Open main menu

American Nurses Association

The American Nurses Association (ANA) is a professional organization to advance and protect the profession of nursing. It started in 1896 as the Nurses Associated Alumnae and was renamed the American Nurses Association in 1911.[1] It is based in Silver Spring, Maryland[2] and Ernest Grant is the current president.

American Nurses Association logo.jpg
Full nameAmerican Nurses Association
Key peopleErnest Grant, PhD, RN, FAAN, President
Office locationSilver Spring, Maryland
CountryUnited States of America

The ANA states nursing is the protection, promotion, and optimization of health and abilities, prevention of illness and injury, alleviation of suffering through the diagnosis and treatment of human response, and advocacy in the care of individuals, families, communities, and populations.[3]


Initial organizational plans were made for the Nurses Associated Alumnae of the United States of America on September 2, 1896 at Manhattan Beach Hotel near New York City.[4] On February 11–12, 1897 those plans were ratified in Baltimore, Maryland at a meeting that coincided with the annual conference of the American Society of Superintendents of Training Schools for Nurses.[5] Isabel Hampton Robb served as the first president. A major early goal of the organization was the enhancement of nursing care for American soldiers.[6]

Primary missionEdit

The association is a professional organization representing registered nurses (RNs) in the United States through its 54 constituent member associations.[7] The ANA is involved in establishing standards of nursing practice, promoting the rights of nurses in the workplace, advancing the economic and general welfare of nurses.[8]

ANA also has three subsidiary organizations: (1) American Academy of Nursing, to serve the public and nursing profession by advancing health policy and practice through the generation, synthesis, and dissemination of nursing knowledge,(2) American Nurses Foundation, the charitable and philanthropic arm, and (3) American Nurses Credentialing Center, which credentials nurses in their specialty and credentials facilities that exhibit nursing excellence.[9]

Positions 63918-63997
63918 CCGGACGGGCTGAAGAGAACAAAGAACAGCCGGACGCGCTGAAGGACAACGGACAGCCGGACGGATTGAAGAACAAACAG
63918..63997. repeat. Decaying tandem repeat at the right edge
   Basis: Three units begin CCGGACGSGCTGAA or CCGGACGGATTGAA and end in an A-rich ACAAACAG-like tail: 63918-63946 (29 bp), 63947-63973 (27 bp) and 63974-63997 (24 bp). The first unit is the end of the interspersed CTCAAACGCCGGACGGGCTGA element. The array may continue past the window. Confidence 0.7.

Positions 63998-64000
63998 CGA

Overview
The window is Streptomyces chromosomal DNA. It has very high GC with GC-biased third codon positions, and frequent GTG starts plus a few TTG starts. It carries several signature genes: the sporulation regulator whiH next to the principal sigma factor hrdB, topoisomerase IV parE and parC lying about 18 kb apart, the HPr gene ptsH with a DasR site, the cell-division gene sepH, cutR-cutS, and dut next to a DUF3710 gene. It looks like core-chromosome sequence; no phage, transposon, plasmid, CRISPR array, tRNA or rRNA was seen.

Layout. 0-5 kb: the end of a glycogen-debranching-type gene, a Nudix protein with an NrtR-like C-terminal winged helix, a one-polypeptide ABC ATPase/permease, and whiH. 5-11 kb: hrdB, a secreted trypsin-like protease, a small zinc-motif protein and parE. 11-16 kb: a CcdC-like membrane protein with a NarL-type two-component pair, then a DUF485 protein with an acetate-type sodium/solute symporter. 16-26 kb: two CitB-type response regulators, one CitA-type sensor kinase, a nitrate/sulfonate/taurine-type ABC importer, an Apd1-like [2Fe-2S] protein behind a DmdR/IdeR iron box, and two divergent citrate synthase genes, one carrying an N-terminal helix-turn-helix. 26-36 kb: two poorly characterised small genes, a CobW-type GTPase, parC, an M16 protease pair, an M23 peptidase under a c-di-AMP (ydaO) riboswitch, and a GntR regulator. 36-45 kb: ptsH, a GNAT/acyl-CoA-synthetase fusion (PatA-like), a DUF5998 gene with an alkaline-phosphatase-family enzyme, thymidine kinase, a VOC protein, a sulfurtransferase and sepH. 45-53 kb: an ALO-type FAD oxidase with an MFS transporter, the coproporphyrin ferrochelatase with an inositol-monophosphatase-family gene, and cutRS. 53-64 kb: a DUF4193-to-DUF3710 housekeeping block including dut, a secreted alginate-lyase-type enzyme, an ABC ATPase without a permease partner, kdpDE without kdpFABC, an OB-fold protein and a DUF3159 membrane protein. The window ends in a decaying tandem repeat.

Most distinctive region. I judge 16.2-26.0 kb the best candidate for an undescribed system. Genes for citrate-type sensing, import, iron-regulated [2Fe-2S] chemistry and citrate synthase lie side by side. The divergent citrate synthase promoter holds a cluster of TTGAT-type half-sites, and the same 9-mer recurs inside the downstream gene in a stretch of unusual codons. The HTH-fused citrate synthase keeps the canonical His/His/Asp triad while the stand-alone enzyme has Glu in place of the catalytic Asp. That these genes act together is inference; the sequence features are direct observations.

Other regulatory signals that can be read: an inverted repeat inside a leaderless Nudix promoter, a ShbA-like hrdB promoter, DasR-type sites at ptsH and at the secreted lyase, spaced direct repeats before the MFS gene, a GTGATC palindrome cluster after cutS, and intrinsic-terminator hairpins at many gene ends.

• American Nurse Today
  • The American Nurse
  • OJIN: The Online Journal of Issues in Nursing[10]

Notable membersEdit

See alsoEdit


  1. ^ "American Nurses Association, ANA". Health Care Finder. Retrieved 2009-03-24.
  2. ^ "ANA Contact Us". American Nurses Association. Archived from the original on 2014-11-10. Retrieved 2009-03-24.
  3. ^ "What is Nursing?". The American Nurses Association, Inc. Retrieved 2012-06-16.
  4. ^ "BasicHistoricalReview.pdf" (PDF). Archived from the original (PDF) on 2016-02-01. Retrieved 2016-03-05.
  5. ^ "To Meet Here Next Week". Baltimore American. February 4, 1897. Retrieved July 1, 2012.
  6. ^ "Nurses for Peace and War" (PDF). New York Times. May 7, 1899. Retrieved July 1, 2012.
  7. ^ "American Nurses Association". Medical Dictionary. Retrieved 2009-03-24.
  8. ^ "Nursing Organizations". Discover Nursing. Archived from the original on 3 April 2009. Retrieved 2009-03-24.
  9. ^ "ANA Statement of Purpose". American Nurses Association. Archived from the original on 11 February 2009. Retrieved 24 March 2009.
  10. ^ "AANA Periodicals". American Nurses Association. Archived from the original on 2009-02-01. Retrieved 2009-03-24.
  11. ^ a b Binheim, Max; Elvin, Charles A (1928). Women of the West; a series of biographical sketches of living eminent women in the eleven western states of the United States of America. Retrieved 8 August 2017.  This article incorporates text from this source, which is in the public domain.

External linksEdit